Tuesday, January 24, 2006

Super Bowl Obsession
Donald Pittenger writes: Dear Blowhards -- Latest sports news: Despite defeating the Seattle Seahawks in the final week of regular play, my beloved Green Bay Packers will not play in the Super Bowl. It'll be those darn Hawks. After 30 years' existence, the Seattle Seahawks finally figured how to get to the Super Bowl. But I plan to watch the game anyway, Seattle boy that I am. Which leads me to confess my obsessive Super Bowl related behavior. I, uh [clears throat] confess to having watched at least a tiny bit of each and every Super Bowl (on TV). That's right. All the way from I through XXXIX -- including XII, XXVIII and even XXXIV. Actually, of late I seldom sit through an entire game. Some years, if have no interest in the teams, I might watch a couple plays just to keep my string alive. I can't even explain why I keep watching. Maybe the process has become a goal instead of a means to an end. Oh well, sports do make guys kinda nutty sometimes. My little obsession isn't all-encompassing: I run from the room when the halftime show comes on. Yes, I missed Janet Jackson's "accidental" defense of "free expression" but somehow survived. And college football halftime shows with the band formations and all that strike as being pretty ho-hum. But Super Bowl halftimes, like the televised version of the Macy's Thanksgiving Parade (might as well do the thing in a TV studio) have, in my opinion, evolved into pure chick-feed to keep the eyeball-counts up. Enough ranting. Just one parting comment: Go Seahawks!!! Now back to our regularly scheduled blogging. Later, Donald... posted by Donald at January 24, 2006 | perma-link | (16) comments

Monday, January 23, 2006

Pundits, Then and Now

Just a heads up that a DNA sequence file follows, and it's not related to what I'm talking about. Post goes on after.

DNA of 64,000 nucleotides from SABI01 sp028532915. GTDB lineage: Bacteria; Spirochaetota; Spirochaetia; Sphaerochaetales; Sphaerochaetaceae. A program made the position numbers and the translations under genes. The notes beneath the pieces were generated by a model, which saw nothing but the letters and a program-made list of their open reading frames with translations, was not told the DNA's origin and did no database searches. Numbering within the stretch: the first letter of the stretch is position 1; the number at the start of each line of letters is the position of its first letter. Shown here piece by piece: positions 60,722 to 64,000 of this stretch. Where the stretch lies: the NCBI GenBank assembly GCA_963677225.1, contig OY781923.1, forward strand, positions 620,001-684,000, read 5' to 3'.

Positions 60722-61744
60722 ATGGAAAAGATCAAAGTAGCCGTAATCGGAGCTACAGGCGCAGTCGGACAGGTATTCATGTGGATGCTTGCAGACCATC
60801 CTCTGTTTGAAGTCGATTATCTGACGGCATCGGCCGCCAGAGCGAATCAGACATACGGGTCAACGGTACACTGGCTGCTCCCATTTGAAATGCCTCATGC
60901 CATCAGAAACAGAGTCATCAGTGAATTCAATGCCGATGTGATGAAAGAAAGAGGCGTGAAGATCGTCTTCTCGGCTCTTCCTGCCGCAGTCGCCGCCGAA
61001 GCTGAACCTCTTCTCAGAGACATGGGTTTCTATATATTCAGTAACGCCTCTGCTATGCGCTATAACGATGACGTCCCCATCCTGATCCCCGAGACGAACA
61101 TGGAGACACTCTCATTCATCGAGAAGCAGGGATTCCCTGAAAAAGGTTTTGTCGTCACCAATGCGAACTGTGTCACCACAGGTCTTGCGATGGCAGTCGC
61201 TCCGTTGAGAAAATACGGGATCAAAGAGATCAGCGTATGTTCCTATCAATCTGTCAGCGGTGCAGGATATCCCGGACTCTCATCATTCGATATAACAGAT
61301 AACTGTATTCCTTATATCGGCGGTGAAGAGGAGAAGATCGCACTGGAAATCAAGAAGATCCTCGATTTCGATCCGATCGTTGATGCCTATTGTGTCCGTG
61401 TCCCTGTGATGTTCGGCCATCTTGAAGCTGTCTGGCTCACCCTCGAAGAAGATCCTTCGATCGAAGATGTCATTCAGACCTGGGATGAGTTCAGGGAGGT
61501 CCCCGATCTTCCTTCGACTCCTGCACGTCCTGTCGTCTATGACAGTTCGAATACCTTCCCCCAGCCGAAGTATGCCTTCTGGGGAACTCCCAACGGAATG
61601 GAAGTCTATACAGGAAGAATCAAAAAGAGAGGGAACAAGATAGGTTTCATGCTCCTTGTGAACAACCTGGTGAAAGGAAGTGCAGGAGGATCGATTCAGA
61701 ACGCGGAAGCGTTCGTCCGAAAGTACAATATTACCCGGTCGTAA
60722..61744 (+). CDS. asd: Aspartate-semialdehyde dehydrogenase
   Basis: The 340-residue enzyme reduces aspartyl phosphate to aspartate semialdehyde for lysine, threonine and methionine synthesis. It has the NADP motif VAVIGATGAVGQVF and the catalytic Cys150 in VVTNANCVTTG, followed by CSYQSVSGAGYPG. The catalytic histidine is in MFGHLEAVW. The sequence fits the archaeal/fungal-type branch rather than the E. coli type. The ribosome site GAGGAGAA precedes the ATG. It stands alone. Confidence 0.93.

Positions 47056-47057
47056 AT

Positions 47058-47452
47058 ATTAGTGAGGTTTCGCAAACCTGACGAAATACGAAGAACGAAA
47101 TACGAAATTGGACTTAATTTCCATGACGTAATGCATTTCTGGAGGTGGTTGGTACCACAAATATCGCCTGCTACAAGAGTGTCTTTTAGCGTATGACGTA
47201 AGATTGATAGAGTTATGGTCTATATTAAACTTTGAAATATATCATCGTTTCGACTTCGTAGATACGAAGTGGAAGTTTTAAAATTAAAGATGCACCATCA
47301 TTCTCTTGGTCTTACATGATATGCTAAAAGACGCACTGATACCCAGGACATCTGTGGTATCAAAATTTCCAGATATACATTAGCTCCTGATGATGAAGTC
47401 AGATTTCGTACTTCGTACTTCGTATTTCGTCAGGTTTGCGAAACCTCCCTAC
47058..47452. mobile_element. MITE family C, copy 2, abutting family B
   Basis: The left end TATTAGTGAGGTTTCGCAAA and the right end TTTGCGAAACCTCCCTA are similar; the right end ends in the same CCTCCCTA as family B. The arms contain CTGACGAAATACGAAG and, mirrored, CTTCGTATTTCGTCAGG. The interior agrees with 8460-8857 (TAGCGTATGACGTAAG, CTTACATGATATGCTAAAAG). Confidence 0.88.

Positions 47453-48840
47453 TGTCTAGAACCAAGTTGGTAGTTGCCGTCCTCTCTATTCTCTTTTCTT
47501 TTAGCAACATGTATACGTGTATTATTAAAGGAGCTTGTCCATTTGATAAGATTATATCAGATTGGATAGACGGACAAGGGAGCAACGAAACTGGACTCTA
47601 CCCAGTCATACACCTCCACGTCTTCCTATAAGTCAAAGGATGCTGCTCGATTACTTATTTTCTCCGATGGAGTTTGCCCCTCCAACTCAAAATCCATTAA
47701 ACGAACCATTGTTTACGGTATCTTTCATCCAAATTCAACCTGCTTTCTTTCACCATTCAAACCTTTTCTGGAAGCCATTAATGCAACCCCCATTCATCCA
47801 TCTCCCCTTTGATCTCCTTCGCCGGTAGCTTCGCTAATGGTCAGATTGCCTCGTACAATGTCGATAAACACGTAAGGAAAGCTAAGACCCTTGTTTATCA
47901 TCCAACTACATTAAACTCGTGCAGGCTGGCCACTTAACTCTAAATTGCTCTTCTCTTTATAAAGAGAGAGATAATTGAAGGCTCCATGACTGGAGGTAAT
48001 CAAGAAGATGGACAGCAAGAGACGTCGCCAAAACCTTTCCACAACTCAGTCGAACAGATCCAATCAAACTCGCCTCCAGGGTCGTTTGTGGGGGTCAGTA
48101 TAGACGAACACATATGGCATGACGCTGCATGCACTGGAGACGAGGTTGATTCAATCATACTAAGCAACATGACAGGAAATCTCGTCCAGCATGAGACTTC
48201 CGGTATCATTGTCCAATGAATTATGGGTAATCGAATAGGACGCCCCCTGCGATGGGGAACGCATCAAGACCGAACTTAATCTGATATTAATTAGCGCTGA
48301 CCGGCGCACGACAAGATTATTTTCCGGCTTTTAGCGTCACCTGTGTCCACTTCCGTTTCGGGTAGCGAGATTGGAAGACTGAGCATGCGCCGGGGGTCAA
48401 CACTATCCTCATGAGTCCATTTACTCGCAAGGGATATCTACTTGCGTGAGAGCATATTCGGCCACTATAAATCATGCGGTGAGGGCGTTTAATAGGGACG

Donald Pittenger writes: Dear Blowhards -- Walter Lippmann wasn't the first newspaper columnist, but he arguably was the man who created the mold of newspaper pundit -- a wise man who analyses and comments on current political and socio-cultural events. (The term pundit comes from India, and can be spelled "pandit" as in Pandit Nehru.) Lippmann became a columnist at the New York World in 1920 and later at the Herald Tribune. How does one become a pundit? Lippmann was a Harvard graduate who had written some books, was a key player in the founding of The New Republic and had experience in government before becoming a columnist. Working from memory, this seems to cover most of the career paths to punditry -- and Lippmann, intellectual ubermensch that he was, pulled off the hat-trick. George Will is a current pundit with a combination of elite education, legislative staff experience and journalistic practice. James "Scotty" (he was born in Scotland) Reston on the other hand, came up through the reporting ranks, eventually combining his duties as The New York Times' Washington bureau chief with punditry. This path seems to be the most heavily trodden: John Tierney one of the NTY's newest columnists spent 15 years as a reporter at the paper (though he also was a Yale man and free-lance journalist before coming to the Times). No doubt personal or social factors come into play when one enters pundithood. I can't demonstrate this, but I think it's likely that being a pal or protégé of the publisher, editor or editorial page editor gives the skids a nice greasing. But landing a columnist's job is not enough. One needs to deliver the goods, especially if one becomes a syndicated columnist. Cronyship might retain a job at a single newspaper, but a syndicated pundit needs to pull in enough eyeballs to justify the syndication fee a paper must pay. Okay, what I just said is an ideal-world case. In practice, it's hard to measure with any precision how much any given columnist increases, maintains or decreases a paper's circulation. In ancient times, letters to the editor or publisher was about the only mechanism. In recent decades, survey research can be used to evaluate pundit pull. Times are changing, because of the Internet. Success on the Web is now a path to syndication, a good example being Jonah Goldberg. Although Goldberg's father happened to have been an executive with a syndication firm, Jonah had to win his spurs by writing posts on National Review's Web page that proved to be very popular, attracting attention to his skills and leading to television appearances and column syndication. Thanks to blogging, it's possible to become a self-anointed pundit. Self-anointment does not lead to real pundit status, however: that requires an audience. And a number of bloggers have indeed attained pundit status, in my judgment. Here are a few examples from the part of the Blogosphere I'm most familiar with: Steve Den Beste, who no longer blogs on... posted by Donald at January 23, 2006 | perma-link | (24) comments